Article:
The walleye TAC recommendations are consistent with the Lake Erie Walleye Management Plan, which sets fishery goals and objectives for walleye. The plan is the result of extensive stakeholder and manager input through LEPMAG. In addition, the Walleye Task Group, comprising scientists and field biologists from all Lake Erie jurisdictions, provides scientific advice to the Lake Erie Committee. The committee also takes into account recommendations from LEPMAG and is informed by a model, developed in conjunction with stakeholders and Michigan State University.

YELLOW PERCH

The Lake Erie Committee remains strongly interested in maintaining stability in harvest while ensuring yellow perch sustainability. Consistent with that primary objective, the Lake Erie Committee recommended a 2016 TAC of 9.208 million pounds of yellow perch, a decrease from last year’s allocation of 10.528 million pounds. The decrease in the yellow perch TAC reflects declining abundance in the central eastern basins, coupled with increasing abundance in the western basin. Like the walleye TAC recommendation, the proposed yellow perch TAC is the result of deliberations among the jurisdictions and with stakeholders through the LEPMAG process.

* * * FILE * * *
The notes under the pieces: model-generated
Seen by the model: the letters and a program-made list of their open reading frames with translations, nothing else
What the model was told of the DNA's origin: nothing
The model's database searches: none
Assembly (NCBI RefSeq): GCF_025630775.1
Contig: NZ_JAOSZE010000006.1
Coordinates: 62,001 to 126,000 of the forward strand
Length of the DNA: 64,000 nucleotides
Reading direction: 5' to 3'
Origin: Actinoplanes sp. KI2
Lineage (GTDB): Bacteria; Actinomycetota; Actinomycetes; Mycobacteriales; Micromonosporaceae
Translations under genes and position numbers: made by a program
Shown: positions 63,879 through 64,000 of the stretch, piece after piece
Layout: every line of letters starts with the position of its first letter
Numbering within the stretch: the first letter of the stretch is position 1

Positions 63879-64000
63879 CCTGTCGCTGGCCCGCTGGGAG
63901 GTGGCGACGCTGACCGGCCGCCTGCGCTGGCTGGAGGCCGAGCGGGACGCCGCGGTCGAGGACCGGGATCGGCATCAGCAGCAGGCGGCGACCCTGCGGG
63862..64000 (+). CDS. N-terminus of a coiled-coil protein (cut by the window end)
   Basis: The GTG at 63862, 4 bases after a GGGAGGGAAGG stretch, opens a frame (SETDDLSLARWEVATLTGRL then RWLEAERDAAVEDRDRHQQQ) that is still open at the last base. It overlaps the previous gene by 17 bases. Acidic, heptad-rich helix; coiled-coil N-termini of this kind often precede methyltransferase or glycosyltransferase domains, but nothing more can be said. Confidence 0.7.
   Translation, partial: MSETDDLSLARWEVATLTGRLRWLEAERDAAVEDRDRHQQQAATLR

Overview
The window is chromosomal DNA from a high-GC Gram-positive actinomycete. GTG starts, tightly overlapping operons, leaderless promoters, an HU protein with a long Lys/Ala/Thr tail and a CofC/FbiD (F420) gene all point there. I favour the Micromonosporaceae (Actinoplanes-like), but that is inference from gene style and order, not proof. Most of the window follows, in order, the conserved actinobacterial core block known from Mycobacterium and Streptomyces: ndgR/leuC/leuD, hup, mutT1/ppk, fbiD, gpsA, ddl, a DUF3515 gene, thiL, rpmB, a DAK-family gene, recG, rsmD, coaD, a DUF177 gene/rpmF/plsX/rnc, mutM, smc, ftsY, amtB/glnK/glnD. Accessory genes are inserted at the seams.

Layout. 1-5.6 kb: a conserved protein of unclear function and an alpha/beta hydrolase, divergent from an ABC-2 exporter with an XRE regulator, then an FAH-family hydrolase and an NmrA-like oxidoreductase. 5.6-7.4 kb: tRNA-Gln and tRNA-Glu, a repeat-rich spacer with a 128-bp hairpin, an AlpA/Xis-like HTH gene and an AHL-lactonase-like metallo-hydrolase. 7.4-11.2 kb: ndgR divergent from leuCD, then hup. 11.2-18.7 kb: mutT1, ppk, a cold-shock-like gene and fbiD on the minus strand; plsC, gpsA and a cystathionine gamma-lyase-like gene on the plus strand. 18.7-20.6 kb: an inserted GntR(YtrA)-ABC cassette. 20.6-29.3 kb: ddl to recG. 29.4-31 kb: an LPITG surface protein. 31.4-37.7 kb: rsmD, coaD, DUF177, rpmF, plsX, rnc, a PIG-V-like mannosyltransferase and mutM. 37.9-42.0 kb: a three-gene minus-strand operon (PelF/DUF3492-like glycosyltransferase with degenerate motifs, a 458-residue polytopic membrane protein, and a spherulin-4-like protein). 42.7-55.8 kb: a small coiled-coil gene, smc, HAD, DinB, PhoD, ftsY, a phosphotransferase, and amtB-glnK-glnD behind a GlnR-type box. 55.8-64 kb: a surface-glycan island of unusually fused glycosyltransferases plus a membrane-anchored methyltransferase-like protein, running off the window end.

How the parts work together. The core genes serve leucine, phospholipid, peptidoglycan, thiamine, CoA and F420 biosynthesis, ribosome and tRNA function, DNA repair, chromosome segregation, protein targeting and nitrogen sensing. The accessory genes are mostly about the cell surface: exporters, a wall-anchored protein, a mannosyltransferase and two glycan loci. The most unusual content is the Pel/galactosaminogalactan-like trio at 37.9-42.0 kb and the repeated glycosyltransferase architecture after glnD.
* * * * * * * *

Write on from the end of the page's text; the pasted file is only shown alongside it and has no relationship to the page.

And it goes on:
The five jurisdictions on the lake share Lake Erie’s yellow perch established under an area-based formula. Under the 2016 TAC recommendation, Ontario will receive 4.385 million pounds, Ohio 3.876 million pounds, Michigan 0.209 million pounds, New York 0.119 million pounds, and Pennsylvania 0.620 million pounds.

The Lake Erie Committee noted that the lake-wide yellow perch fishery is performing at long-term trend levels and, thus, the overall TAC reflects a relatively small decrease. The performance, however, is not uniform throughout the lake. In some areas, called “management units,” the change in yellow perch abundance (and, hence, allowable harvest) is significantly different in 2016 compared to 2015. The Lake Erie Committee has strived to maintain harvest stability while still responding to specific trends in each management unit. The committee discussed the need to evaluate methods, including population modeling and assessment, for better understanding percid recruitment in the central basin.

THE LAKE ERIE PERCID MANAGEMENT ADVISORY GROUP (LEPMAG)